Continued ferry service and shared fisheries taxes.
These are some of the new lobbying priorities under consideration as the Unalaska City Council prepares for meetings next month with its state and federal lobbyists.
But in light of recent state budget cuts, City Manager Erin Reinders said councilors should expand that list.
"Because of the existing budget challenges at the state level, council might want to consider advocating a little bit more for the shared fisheries tax program, as well as ferry system support," said Reinders at Tuesday's council meeting.
State funding for the Alaska Marine Highway System is down $40 million for fiscal year 2020, concerning residents, nonprofits, and businesses along the Aleutian route.
As for fisheries taxes, Unalaska stood to lose $8.3 million under a proposal by Gov. Mike Dunleavy, who wanted the state to keep tax revenue from commercial fisheries instead of splitting it — as the state currently does — with coastal communities that receive and process the catch.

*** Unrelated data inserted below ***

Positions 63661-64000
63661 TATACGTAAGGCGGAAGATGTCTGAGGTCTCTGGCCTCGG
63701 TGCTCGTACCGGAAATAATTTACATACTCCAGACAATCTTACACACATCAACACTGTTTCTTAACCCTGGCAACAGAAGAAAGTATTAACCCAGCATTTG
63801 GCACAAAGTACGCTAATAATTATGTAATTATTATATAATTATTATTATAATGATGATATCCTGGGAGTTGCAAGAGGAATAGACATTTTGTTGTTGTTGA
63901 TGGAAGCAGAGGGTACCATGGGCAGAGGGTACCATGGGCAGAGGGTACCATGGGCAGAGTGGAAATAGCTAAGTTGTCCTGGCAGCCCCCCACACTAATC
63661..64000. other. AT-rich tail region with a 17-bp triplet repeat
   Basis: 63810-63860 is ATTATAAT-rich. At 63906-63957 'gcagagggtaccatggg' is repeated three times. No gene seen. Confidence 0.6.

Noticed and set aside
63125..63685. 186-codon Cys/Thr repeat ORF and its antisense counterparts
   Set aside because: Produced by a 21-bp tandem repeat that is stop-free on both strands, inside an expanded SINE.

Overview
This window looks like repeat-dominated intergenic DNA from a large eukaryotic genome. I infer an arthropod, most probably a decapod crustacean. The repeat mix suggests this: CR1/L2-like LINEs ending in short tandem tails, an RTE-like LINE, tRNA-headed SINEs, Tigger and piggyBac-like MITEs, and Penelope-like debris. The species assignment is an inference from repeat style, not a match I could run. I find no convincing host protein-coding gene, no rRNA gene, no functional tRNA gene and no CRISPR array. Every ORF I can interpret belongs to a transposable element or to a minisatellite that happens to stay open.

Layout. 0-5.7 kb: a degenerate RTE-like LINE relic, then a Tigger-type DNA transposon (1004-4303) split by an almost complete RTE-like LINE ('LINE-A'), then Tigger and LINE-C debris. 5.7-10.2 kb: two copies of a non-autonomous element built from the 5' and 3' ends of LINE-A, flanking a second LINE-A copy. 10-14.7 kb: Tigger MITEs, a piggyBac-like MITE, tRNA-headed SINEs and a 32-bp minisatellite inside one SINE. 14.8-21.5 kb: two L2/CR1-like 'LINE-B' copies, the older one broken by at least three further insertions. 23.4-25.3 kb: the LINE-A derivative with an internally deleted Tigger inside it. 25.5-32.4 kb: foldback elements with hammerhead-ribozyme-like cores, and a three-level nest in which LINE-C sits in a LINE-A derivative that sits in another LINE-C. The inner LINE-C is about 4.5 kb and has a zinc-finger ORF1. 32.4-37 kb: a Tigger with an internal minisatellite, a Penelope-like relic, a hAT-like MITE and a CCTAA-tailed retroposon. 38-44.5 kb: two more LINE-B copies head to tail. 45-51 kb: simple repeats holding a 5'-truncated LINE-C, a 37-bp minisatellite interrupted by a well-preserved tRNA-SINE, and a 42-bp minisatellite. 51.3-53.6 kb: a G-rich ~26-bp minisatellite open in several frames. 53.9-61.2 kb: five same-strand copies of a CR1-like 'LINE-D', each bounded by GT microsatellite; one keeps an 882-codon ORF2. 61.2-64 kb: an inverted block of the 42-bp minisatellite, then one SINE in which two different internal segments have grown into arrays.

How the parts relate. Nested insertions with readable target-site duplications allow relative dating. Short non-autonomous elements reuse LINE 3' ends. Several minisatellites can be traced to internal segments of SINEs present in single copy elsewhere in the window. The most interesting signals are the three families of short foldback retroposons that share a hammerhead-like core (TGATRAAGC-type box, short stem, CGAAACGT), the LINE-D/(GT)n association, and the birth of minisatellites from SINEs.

While that plan didn't gain traction for FY20, councilors agreed that Unalaska should advocate for its revenue, especially as they expect Dunleavy to push for further cuts in FY21.
"Round two with the administration is going to be more of the same," said Mayor Frank Kelty. "It's going to be a battle."
Councilors are also considering new lobbying priorities centered on exploring alternative energy and increasing Unalaska's U.S. Coast Guard presence, which currently stands as a seven-person Marine Safety Detachment focused on fishing boats.
The council is expected to finalize priorities at its next meeting on Sept. 10.
State lobbyist Diane Blumer will attend that session. Councilors are then scheduled to meet with federal lobbyist Brad Gilman on their annual trip to Washington D.C. during the week of Sept. 16.